Trump media firm sued by co-founders

Duo claims former president, others schemed to dilute their 8.6% share

The co-founders of former President Donald Trump's media company filed a lawsuit Wednesday, claiming that Trump and other leaders had schemed to deprive them of a stake in the company that could be worth hundreds of millions of dollars.

The case could complicate a long-delayed bid by Trump Media & Technology Group, owner of the social network Truth Social, to merge with a special purpose acquisition company called Digital World Acquisition and become a publicly traded company.

That merger deal, which could value Trump's stake in the company at more than $3 billion, would offer the former president a financial lifeline at a time when he is facing more than $454 million in penalties from a civil fraud judgment last month in New York.

Representatives for Trump, Trump Media and Digital World did not immediately respond to requests for comment.

Andy Litinsky and Wes Moss, who met Trump as contestants on his reality show "The Apprentice," pitched Trump on the idea of a Trump-branded tech start-up and social media platform in early 2021 after he lost the White House and was banned from Twitter, now called X.

Trump agreed to the deal and was given 90% of the company, according to a motion for expedited proceedings filed Wednesday in the Delaware Court of Chancery by the co-founders' partnership, United Atlantic Ventures. The partnership took 8.6%, while an attorney on the deal, Bradford Cohen, was given the remaining 1.4%, the motion states.

UAV launched the Trump Media business, hired employees and raised funding while receiving no "fee or payment for its work," the motion said. And though Litinsky and Moss left Trump Media that year amid a dispute with its current leadership, UAV retained its shares, according to a Securities and Exchange Commission filing last month from Digital World.

The filing said that Trump was set to receive 78 million shares in the post-merger company -- a stake worth $3.5 billion at today's share price -- and that UAV would receive more than 7 million shares, a stake worth about $339 million. "Throughout TMTG's corporate history," the motion states, "UAV's 8.6 percent ownership interest has been recognized and honored."

But UAV's attorneys allege in the motion that Trump has recently attempted to "drastically dilute" the partnership's stake as part of what they called an "11th hour, pre-merger corporate maneuvering" tactic designed to increase the amount of authorized stock, from 120 million shares to 1 billion shares.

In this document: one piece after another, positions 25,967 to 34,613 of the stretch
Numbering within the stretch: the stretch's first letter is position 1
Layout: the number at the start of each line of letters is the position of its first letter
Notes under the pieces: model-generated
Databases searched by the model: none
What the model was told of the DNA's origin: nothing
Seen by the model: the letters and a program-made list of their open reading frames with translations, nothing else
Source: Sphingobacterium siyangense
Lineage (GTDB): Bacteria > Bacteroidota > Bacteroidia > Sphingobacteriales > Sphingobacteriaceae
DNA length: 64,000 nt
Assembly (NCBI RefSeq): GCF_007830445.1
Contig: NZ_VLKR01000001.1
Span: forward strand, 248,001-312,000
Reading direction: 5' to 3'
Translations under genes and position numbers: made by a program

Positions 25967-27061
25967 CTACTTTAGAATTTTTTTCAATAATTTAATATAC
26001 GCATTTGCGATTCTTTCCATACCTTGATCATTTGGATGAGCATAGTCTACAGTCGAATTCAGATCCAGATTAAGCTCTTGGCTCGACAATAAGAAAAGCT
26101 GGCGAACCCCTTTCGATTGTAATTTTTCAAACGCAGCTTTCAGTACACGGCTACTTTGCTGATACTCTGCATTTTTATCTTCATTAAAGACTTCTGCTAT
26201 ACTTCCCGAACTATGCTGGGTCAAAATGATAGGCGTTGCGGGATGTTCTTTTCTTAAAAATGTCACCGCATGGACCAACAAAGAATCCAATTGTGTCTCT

UAV's attorneys wrote that the "dilution scheme" had "no legitimate business purpose" and suggested that Trump and the Trump Media board planned to issue the new shares to "Trump and/or his associates and children," watering down UAV's stake to less than 1%.

UAV was "promised 8.6 percent of this company and sadly its business partners are baselessly trying to renege," said the partnership's lead attorney, Christopher J. Clark of Clark Smith Villazor, in an interview with The Washington Post describing the lawsuit. "They feel like: We made Truth Social for you. You get 90 percent. But some people just aren't happy with 90 percent."

Clark has represented high-profile defendants including Hunter Biden, Elon Musk and billionaire businessman Mark Cuban. After representing President Biden's son for several years in negotiations related to a Justice Department investigation, Clark stepped down in August due to the possibility that he could be called to testify as a witness on Hunter Biden's behalf.

In the filing, Digital World said the proposed issuing of 1 billion shares in "New Digital World" stock was part of a set of post-merger business changes. The SEC declared last month that the merger's registration statement was effective, clearing the way for Digital World's shareholders to vote to finalize the merger in a meeting this month.

Digital World acknowledged the UAV dispute in the SEC filing, saying it had received letters starting in January from a UAV lawyer asserting that the partnership still had the right to appoint directors to Trump Media's board and to "approve or disapprove of the creation of additional TMTG shares."

UAV, the filing said, argued that its original services agreement with Trump from 2021 remains in effect. Digital World said in the filing that the agreement was "declared void" by a Trump attorney "nearly two and a half years prior."

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